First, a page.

Just as our physical children are easily influenced, so too are spiritual children. When our physical children are raised correctly, they begin to mature, and become more and more discerning. This is true for spiritual children as well. When we mature through the study of God's Word, we have the ability to recognize and avoid false teaching. For example, how do I know that Mormonism is false teaching? Have I read every book about the Mormons? No. Have I sat down and talked to many Mormons? No. but I do know that Jesus Christ is not Adam come back to life because the Bible tells me exactly who Jesus Christ is. In like manner, I know that the Jehovah's Witnesses are teaching false theology. How do I know that? Because they deny the deity of Jesus Christ. This teaching is in direct opposition to the truth of the Bible. The list of false teaching goes on and on -- Christian psychology, salvation by experience, the Ecumenical movement...etc. As believers, the only way to avoid being blown around by all this false doctrine is to be absorbed in the truth of the Word of God.


The writer illustrates what we have in Christ in verse 10. He says, 'We have an altar, from which those who serve the tabernacle have no right to eat.' We have to be reminded of what we have in Christ. He is complete. He is sufficient. He is adequate; yet we remain open to look at other kinds of 'religious' teachings. How foolish can we be. The writer says, 'We have an altar.' This is a reference to the cross of Christ, and what was accomplished there.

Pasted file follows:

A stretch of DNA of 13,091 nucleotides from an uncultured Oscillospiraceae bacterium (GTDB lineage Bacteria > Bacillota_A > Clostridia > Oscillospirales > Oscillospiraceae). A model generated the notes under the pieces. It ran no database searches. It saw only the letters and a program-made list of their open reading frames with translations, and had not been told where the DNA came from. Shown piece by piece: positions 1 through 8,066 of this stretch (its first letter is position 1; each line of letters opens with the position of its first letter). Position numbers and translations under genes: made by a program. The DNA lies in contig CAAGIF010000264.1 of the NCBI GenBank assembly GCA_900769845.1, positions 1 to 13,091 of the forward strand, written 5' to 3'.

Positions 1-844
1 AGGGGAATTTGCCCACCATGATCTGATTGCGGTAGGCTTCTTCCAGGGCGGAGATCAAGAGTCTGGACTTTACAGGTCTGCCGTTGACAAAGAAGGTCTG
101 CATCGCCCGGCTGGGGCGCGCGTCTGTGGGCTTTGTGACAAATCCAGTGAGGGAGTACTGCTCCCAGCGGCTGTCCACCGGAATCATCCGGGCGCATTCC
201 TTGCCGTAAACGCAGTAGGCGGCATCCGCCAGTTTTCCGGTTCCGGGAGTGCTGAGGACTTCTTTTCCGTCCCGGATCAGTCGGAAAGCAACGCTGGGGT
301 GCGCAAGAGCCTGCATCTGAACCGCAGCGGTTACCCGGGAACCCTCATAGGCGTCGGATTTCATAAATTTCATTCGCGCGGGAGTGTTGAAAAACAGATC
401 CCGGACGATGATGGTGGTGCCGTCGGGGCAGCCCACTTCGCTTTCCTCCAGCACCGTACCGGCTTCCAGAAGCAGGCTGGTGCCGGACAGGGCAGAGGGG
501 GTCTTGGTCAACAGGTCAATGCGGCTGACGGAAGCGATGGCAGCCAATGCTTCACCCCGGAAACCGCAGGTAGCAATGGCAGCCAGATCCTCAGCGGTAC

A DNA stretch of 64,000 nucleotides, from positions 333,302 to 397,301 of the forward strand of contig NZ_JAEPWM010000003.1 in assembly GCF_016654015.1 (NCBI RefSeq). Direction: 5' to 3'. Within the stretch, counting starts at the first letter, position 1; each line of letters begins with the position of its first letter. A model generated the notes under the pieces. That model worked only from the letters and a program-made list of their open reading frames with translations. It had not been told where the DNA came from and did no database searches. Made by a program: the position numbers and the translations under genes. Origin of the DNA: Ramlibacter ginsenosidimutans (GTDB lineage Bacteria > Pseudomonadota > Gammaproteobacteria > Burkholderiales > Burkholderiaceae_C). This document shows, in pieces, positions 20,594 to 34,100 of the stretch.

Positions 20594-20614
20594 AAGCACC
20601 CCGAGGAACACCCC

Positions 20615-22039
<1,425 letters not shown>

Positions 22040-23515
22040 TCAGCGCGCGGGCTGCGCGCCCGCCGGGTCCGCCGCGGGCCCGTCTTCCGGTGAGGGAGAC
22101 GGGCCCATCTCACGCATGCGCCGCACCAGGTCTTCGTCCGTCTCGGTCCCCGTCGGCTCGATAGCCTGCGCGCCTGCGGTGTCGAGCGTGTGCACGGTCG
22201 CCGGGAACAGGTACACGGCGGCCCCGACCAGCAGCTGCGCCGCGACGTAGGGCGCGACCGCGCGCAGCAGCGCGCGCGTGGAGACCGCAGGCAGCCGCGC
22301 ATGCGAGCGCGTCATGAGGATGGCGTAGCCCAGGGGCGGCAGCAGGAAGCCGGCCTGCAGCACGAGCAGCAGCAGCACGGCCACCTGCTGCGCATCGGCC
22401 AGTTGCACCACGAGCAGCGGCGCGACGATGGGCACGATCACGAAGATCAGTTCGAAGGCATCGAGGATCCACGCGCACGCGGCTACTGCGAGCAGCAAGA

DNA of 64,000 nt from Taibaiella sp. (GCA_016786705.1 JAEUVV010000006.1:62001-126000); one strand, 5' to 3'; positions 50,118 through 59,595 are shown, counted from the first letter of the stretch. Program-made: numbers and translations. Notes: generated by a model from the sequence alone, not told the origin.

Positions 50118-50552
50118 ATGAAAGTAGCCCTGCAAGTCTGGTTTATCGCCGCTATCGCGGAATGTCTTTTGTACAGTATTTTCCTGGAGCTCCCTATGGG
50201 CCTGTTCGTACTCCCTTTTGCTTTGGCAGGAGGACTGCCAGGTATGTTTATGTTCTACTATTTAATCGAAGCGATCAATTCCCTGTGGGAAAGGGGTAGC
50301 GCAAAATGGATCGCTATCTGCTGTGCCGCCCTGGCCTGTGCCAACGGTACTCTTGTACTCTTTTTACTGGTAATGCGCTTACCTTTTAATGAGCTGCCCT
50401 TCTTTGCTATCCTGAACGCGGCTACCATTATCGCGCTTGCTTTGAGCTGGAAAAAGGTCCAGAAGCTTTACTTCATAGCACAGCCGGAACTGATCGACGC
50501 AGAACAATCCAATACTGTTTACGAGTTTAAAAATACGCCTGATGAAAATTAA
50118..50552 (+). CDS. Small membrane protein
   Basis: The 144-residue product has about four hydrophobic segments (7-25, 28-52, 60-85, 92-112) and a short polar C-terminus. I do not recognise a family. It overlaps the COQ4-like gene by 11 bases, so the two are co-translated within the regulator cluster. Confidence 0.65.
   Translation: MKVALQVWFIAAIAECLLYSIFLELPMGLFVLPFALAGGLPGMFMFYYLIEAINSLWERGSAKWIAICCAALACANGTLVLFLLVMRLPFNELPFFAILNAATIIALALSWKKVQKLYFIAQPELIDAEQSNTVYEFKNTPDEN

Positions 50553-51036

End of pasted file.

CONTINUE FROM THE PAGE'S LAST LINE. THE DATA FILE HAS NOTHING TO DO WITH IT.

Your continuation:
The point is, the Hebrews have no reason to turn back to the Mosaic system. They have the 'altar' of Christ, while 'those who serve the tabernacle (follow the Mosaic system) have no right to eat' from that altar.

VERSES 11-12

The writer continues in verses 11 and 12, 'For the bodies of those animals whose blood is brought into the holy place by the high priest as an offering for sin, are burned outside the camp.' The writer is drawing a parallel to the picture of sin offerings seen in Levitcus 16 and the death of Jesus Christ. The priest would make the offering and then take the animal outside the city to symbolize the removal of sin and defilement.